Ah, farewell then, Woolworths. Well … maybe. Certainly my local shop is still soldiering on, as I assume the rest are.*
It’s maybe a sign of how the chain’s going, though. I last shopped there a few weeks ago – picking up a gift voucher for K’s niece – and it was a strange experience. Because my local Woolworths doesn’t seem to have changed for a long, long time. Everyone else on the high street has shiny displays; Woolworth’s here is a step back in time. Slightly worn shelving that wouldn’t have looked out of place in my grandfather’s newsagents twenty-five years ago; everything piled up on it without much thought. Worn linoleum. No fancy ceiling or light fittings: bare plaster and unshaded fluorescent tubes are fine for Woolworths. If the shelves had been emptier, I’d have thought maybe a wormhole had decanted me into Moscow, circa the Andropov years. I almost expected to find carrier bags bearing the 70s coil-of-wool logo that I remember from childhood.
Personally, I still have a little bit of affection for the place. I’d never shop there, not any more, but once upon a time I did. Back when I was a teenager, it was the first place I ever bought music from; my first port of call at first; and then, as I knew more, the place I would come to flick through the 7″ singles and buy ones that had just dropped out of the charts. When they stopped selling vinyl, in about ’95 or so, I stopped going.
I almost typed there: “if you told a teenager today that Woolworths…” – and then I stopped and deleted it, because it made me feel old. Strange to think, though, that people today have completely forgotten Woolworths was once the best place to buy singles, back when Apple were a failing computer company** and portable music meant songs taped off the radio. Nowadays, it isn’t the best place to buy anything. Still stocking vinyl would hardly help, in this decade, but looking a bit smarter might. If they didn’t look like they’d furnished the place with other people’s cast-off shelves, it would be a start.
* A bit different to when the Fopp/Music Zone chain fell over: one day they stopped taking card payments, the next the shops didn’t open, and that, then, was that. Or, indeed, the Dutch ISP Aramiska, which gave its customers a few hour’s warning before they ceased operating with no explanation.
** People forget today that the first Apple Mac was a commercial disaster, so much so that its champion, Steve Jobs, got fired from the company partly as a result. I recommend reading any of the many books about the development of the Mac and the Apple company in the early 80s.
Quite a few people, recently, have come to this site looking for information on Aramiska, the European satellite ISP which apparently collapsed last week. Sadly, there doesn’t seem to be any information, anywhere. The company promised to release a statement on January 30th; it never appeared. Their disappearance is still a mystery.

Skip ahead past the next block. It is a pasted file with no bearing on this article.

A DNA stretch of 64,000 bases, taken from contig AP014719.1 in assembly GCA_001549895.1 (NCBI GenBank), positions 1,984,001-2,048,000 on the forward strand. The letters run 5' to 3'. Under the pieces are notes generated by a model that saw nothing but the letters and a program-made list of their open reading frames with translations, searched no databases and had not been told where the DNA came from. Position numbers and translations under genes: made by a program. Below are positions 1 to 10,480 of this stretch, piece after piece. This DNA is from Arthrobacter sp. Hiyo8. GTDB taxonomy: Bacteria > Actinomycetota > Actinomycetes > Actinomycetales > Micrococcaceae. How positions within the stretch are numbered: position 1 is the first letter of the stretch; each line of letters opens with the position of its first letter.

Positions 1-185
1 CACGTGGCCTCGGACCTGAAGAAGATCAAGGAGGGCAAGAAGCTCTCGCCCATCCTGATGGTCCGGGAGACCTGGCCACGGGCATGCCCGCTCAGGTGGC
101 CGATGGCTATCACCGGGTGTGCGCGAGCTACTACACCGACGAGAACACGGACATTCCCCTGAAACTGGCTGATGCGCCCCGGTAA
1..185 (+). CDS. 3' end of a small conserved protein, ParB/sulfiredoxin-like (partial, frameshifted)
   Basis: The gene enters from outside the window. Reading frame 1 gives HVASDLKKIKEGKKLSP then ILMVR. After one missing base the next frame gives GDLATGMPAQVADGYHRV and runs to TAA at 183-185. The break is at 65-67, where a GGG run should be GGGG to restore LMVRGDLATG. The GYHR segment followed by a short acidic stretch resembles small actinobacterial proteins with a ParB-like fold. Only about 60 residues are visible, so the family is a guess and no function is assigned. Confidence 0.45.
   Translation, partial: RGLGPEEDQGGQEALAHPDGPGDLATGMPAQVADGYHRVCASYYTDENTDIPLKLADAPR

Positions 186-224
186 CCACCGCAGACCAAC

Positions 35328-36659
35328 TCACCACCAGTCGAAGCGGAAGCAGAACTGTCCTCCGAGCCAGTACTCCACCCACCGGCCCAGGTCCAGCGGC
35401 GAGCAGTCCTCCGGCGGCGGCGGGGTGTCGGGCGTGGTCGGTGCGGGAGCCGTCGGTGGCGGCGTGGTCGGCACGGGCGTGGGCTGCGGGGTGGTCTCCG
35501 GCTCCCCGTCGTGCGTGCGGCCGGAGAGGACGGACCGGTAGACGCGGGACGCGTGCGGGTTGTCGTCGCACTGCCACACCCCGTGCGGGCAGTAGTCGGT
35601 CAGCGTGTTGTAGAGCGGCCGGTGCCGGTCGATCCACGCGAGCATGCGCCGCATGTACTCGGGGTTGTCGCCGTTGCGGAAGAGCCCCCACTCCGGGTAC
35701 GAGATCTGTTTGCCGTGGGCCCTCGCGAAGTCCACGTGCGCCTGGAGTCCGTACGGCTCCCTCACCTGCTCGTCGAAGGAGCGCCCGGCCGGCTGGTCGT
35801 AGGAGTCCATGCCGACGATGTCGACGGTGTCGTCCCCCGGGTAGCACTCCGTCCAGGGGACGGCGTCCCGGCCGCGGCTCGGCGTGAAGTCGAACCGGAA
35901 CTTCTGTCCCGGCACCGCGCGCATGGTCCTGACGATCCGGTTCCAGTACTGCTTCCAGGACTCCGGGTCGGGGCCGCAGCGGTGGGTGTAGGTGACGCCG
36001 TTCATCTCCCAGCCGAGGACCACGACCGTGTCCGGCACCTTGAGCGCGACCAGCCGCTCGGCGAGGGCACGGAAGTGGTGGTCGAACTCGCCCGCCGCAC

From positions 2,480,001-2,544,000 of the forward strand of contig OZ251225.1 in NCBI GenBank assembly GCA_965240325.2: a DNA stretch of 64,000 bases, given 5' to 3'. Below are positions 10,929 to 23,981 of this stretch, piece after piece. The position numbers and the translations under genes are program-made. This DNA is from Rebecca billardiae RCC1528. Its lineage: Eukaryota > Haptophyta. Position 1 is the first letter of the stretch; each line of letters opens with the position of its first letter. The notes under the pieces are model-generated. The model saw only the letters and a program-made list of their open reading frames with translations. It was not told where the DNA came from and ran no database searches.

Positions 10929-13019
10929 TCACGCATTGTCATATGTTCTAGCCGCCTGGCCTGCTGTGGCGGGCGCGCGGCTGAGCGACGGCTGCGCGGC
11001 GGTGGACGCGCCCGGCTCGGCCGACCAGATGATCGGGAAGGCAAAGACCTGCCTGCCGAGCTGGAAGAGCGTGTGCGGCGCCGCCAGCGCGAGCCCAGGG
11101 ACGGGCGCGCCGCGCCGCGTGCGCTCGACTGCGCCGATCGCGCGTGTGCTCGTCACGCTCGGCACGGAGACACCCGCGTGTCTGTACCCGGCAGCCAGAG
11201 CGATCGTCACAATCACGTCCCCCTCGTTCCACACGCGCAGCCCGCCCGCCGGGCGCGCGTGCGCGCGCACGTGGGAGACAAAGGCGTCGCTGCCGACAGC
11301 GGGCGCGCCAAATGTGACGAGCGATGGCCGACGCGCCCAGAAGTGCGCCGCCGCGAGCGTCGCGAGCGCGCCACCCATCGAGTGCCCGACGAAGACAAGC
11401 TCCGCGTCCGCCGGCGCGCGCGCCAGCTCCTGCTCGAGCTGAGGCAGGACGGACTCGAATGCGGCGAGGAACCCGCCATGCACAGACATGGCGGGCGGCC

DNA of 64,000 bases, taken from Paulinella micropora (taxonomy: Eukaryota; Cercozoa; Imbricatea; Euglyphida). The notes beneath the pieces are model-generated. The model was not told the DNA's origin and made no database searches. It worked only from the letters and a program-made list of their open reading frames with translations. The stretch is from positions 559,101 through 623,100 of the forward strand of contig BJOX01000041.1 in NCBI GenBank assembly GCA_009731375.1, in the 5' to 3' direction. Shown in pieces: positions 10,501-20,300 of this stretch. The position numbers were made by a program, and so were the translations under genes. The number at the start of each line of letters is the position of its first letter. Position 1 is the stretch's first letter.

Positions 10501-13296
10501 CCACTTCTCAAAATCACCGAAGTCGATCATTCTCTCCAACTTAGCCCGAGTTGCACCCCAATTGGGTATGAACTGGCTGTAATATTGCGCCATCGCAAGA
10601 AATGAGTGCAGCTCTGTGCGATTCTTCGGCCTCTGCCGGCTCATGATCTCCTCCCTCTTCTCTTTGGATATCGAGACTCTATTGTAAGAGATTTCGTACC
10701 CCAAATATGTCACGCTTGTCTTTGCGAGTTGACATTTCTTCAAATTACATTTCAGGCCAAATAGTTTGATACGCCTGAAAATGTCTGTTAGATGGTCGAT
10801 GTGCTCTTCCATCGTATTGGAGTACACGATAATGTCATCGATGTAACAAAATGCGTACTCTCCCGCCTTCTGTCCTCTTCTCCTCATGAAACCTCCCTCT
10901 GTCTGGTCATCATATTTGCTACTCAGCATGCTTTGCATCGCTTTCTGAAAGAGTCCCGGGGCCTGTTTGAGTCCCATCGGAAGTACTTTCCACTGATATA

Moving on, this email came in to one of our work addresses yesterday:
I noticed whilst browsing your site that there were problems with some of your links, when I tried again
with Internet Explorer the problems were not there so I assume that they were caused by me using the
Very nice and helpful, you might think.* However, if you read on, you might get a little more suspicious…
I have enclosed a screen capture of the problem so your team can get it fixed if you deem it an issue.
Hah. If you’re not suspicious yet, you probably shouldn’t be allowed near the internet. If you look a little closer, the attachment is a
.scr file – which could, I suppose, look like “screenshot” to the non-technical. If you try to open it,** then: congratulations, you have a virus, one known as W32/Brepibot. It’s a “backdoor”, a tool that then enables hackers to connect into your computer and harness it for their own nefarious purposes. Well done.
* As our work website was designed by an apparently-clueless PR chap with no previous knowledge of website design at all, it is also entirely believable.
** and you’re using a Windows computer, and don’t have up-to-date virus protection
At the office, our main internet connection for many years has been a satellite broadband link, from Dutch company Aramiska. When the directors first wanted broadband, it was the cheapest solution. It’s slower than ADSL, and a lot more expensive,* but it’s still more reliable. Well, it was, until this rather surprising email arrived this morning:
We regret to inform you that Aramiska and its services are shutting down and the company will be unable
to provide you with internet access after today, 27th of January 2006
Yes, that is the entire email.** It’s repeated on their website as a Customer Care Announcement, but otherwise their website is up as normal. They’re not answering the phone. Noone seems to be able to find out what has happened. Their executives have promised a statement next week, but for now they’re not admitting anything.
Luckily, we have – I mean had – two broadband links at head office now. So, after a bit of reconfiguration,*** I think we’re safe now. I feel sorry for the people in my position who didn’t have a fallback, though.
* Several thousand pounds a year – but it’s still the cheapest option in some rural areas.
** And it turns out that not everyone received the email, even.
*** Geek footnote: our main problem was that all our MX records pointed to Aramiska’s SMTP relay. In fact, they still are, even though we got on to our registrars about it this morning. They’d better sort the bloody thing out.